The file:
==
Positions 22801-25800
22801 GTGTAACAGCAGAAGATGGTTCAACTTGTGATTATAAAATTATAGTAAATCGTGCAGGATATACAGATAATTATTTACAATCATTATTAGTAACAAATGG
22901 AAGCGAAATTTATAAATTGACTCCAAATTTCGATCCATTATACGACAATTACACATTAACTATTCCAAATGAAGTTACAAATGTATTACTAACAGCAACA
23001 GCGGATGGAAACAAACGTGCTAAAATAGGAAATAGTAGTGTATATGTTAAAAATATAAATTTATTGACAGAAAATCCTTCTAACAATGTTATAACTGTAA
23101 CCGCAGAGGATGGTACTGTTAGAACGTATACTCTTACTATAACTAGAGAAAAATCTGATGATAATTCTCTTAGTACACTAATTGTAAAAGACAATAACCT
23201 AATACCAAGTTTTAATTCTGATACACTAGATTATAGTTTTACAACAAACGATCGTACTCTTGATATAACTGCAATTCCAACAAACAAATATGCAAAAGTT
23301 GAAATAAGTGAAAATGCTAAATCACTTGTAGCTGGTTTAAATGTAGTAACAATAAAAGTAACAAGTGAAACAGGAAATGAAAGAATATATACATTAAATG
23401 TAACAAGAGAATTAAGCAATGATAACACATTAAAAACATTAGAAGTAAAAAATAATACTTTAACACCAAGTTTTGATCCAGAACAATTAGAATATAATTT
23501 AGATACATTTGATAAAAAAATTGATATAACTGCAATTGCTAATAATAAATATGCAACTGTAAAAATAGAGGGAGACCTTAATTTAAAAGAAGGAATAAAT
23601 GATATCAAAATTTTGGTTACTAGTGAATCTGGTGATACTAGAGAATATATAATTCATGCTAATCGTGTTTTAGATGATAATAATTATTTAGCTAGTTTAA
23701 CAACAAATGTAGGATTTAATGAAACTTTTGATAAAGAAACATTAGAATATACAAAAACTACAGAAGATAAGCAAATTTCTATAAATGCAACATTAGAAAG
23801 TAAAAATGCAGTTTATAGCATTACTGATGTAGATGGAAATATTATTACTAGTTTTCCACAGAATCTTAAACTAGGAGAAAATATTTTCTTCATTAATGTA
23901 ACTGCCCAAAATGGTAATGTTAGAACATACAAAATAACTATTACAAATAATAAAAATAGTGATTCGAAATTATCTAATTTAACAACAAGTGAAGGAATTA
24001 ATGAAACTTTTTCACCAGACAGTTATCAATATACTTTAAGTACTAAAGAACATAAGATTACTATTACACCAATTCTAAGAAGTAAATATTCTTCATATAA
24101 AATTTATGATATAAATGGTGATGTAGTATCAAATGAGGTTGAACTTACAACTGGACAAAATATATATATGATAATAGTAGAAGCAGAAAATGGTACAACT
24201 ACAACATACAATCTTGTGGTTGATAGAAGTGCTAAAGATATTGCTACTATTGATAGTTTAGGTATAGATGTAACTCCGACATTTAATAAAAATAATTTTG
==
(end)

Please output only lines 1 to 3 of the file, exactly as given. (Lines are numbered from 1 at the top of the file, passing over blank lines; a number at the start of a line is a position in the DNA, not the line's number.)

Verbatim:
Positions 22801-25800
22801 GTGTAACAGCAGAAGATGGTTCAACTTGTGATTATAAAATTATAGTAAATCGTGCAGGATATACAGATAATTATTTACAATCATTATTAGTAACAAATGG
22901 AAGCGAAATTTATAAATTGACTCCAAATTTCGATCCATTATACGACAATTACACATTAACTATTCCAAATGAAGTTACAAATGTATTACTAACAGCAACA